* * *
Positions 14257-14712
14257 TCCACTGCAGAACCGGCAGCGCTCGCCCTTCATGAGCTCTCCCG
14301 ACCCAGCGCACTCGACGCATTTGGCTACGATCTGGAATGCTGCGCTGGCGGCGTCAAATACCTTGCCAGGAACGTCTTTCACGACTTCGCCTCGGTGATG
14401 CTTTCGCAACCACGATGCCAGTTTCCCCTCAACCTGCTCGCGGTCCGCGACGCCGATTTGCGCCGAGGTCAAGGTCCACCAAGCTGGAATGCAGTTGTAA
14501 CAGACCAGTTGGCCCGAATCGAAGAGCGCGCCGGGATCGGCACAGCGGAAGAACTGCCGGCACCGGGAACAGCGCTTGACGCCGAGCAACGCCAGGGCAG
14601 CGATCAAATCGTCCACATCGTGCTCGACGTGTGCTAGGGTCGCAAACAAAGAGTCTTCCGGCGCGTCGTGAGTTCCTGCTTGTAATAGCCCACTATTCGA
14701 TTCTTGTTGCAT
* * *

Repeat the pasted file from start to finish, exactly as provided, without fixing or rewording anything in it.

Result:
Positions 14257-14712
14257 TCCACTGCAGAACCGGCAGCGCTCGCCCTTCATGAGCTCTCCCG
14301 ACCCAGCGCACTCGACGCATTTGGCTACGATCTGGAATGCTGCGCTGGCGGCGTCAAATACCTTGCCAGGAACGTCTTTCACGACTTCGCCTCGGTGATG
14401 CTTTCGCAACCACGATGCCAGTTTCCCCTCAACCTGCTCGCGGTCCGCGACGCCGATTTGCGCCGAGGTCAAGGTCCACCAAGCTGGAATGCAGTTGTAA
14501 CAGACCAGTTGGCCCGAATCGAAGAGCGCGCCGGGATCGGCACAGCGGAAGAACTGCCGGCACCGGGAACAGCGCTTGACGCCGAGCAACGCCAGGGCAG
14601 CGATCAAATCGTCCACATCGTGCTCGACGTGTGCTAGGGTCGCAAACAAAGAGTCTTCCGGCGCGTCGTGAGTTCCTGCTTGTAATAGCCCACTATTCGA
14701 TTCTTGTTGCAT